The inventor of the present invention has found the following problems encountered in the prior arts.
To solve problematic point (1), taper-working 4 is applied to the downstream side of aperture hole 2 uncovered with liquid metal as shown in
To solve problematic point (2), wettability of the aperture surface for the liquid metal is improved. The wettability can be attained by forming fine irregularities 5 as shown in
To solve problematic point (3), the size of an area covered with the liquid metal is limited to such an extent that an oxide film formed on the overall surface of the covered area can be removed under irradiation of an ion beam. As shown in
To practically solve problematic point (4), a mechanism is provided which refluxes sputtered liquid metal onto the aperture by utilizing fluidity of the liquid metal to thereby prolong time for the base material to expose and hence lifetime of the aperture. As shown in
To solve problematic point (5), a shield plate is interposed between the aperture and an overlying electrode so that liquid metal can be prevented from being re-deposited on the overlying electrode.
The aperture hole of the aperture according to the invention is not a circular hole having a uniform diameter like a mechanically worked hole but takes the form of such a tapered surface that a portion other than the circumference defining the aperture diameter, especially, an aperture conical hole portion on the downstream, by which ions pass, grows downstream diametrically. In other words, a structure is employed in which the area of an aperture hole inner wall surface liable to be sputtered by ions passing through the hole is minimized. This contrivance is made with the aim of making the ion source less contaminated by particles sputtered from the inner base material and returning to the upstream side to thereby permit the ion source to be used even for a long time without being decreased in its stability.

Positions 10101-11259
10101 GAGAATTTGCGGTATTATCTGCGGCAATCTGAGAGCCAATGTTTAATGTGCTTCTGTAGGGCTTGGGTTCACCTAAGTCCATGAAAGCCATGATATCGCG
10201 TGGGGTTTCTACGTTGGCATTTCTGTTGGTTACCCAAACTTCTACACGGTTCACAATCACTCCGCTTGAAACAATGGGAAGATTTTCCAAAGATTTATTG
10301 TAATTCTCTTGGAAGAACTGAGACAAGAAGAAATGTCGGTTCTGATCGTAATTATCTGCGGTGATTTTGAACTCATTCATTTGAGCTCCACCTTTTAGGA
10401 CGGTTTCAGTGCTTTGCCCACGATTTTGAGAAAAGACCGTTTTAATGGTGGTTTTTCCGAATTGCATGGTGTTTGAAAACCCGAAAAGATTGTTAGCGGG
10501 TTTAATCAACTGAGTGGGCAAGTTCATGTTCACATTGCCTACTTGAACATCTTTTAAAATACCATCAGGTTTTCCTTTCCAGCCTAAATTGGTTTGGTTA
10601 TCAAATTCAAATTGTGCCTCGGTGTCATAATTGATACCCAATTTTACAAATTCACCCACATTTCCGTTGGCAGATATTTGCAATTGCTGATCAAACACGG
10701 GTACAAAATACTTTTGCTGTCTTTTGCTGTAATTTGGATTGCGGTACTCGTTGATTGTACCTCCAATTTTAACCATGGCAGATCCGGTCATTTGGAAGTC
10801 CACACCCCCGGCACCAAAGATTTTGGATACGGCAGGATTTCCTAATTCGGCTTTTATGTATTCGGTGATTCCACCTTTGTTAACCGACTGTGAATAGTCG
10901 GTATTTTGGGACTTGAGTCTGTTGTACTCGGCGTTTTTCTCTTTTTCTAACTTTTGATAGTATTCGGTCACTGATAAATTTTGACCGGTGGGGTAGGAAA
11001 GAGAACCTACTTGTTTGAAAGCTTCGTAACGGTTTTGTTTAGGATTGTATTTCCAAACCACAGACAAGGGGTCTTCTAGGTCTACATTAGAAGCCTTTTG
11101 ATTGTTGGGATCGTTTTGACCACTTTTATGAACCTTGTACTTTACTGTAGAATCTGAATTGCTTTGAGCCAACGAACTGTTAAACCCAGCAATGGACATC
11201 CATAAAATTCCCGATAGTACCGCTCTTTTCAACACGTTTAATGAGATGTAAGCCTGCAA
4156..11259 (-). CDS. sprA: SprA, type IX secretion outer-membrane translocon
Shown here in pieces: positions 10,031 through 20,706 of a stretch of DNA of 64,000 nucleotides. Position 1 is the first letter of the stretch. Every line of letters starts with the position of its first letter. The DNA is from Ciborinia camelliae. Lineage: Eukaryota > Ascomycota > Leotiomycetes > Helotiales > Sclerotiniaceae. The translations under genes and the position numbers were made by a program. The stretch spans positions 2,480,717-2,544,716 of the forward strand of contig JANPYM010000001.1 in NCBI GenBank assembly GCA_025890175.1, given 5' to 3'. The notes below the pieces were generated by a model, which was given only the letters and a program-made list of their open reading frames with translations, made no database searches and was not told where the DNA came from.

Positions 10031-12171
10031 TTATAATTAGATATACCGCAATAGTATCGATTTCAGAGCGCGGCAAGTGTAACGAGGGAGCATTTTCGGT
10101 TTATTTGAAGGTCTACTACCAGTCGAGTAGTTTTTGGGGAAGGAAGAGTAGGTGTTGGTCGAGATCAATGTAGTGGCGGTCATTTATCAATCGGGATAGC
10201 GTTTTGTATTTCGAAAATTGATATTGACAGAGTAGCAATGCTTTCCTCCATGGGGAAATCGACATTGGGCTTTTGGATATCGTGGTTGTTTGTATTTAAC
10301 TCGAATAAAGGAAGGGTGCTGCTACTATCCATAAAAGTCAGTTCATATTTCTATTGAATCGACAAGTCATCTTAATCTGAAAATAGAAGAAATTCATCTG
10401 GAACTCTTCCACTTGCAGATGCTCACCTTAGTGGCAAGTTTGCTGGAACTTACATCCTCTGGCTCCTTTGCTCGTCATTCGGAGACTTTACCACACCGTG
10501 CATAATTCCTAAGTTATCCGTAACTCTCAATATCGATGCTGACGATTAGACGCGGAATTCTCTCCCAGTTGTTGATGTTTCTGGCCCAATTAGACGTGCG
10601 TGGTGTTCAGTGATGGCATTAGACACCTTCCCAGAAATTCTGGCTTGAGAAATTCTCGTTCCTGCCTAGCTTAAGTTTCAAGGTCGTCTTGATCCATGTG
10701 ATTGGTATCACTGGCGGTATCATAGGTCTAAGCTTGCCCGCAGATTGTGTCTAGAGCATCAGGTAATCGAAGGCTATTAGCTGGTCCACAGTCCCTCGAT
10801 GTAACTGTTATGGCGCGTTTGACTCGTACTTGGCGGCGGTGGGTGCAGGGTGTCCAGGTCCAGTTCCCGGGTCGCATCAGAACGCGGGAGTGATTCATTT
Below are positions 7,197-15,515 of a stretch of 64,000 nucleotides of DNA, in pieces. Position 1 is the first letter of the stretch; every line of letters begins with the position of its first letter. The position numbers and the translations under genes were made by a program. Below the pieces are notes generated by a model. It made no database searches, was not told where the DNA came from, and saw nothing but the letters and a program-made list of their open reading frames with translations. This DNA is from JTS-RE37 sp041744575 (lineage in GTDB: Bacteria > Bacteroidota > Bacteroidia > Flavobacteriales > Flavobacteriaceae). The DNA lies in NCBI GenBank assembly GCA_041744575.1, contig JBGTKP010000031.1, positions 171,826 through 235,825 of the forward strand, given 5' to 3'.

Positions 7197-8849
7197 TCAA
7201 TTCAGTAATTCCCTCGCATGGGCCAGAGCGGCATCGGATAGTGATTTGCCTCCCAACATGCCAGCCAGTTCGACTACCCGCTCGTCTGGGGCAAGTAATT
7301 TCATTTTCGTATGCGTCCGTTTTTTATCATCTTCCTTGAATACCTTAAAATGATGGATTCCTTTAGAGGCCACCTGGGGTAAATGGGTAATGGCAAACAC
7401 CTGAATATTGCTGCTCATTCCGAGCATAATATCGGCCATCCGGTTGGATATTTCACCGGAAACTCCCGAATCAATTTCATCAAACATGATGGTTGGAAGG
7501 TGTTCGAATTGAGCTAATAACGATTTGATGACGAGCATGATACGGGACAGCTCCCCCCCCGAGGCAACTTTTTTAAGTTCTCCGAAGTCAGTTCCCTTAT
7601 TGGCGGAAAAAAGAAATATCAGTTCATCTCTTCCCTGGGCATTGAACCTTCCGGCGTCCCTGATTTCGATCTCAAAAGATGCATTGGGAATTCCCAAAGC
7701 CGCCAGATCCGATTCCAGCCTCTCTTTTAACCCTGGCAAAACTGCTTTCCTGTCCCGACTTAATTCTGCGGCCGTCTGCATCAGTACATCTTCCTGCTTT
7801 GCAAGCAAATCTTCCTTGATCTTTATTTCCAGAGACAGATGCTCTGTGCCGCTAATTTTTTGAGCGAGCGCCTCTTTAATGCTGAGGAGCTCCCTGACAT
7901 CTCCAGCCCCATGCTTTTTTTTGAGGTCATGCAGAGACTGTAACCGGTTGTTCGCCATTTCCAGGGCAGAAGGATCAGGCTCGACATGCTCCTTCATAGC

Even when a base material having high wetting capability for a liquid metal is used, the aperture hole inner surface cannot be kept to be placed constantly in wet condition, that is, cannot be kept to be covered constantly with the liquid metal and the fact that generation of sputtered particles from the inner surface and re-deposition of them to the liquid metal ion source give rise to a fundamental cause of degraded stability of the liquid metal ion source is empirically proven through many trial manufactures and experiments, leading to the aforementioned contrivance. Without the tapered structure, the operational stability of the ion source is degraded expressly, with the result that the number of operations of flashing required during the use for a predetermined time increases to reduce the effective use time and the lifetime of the ion source.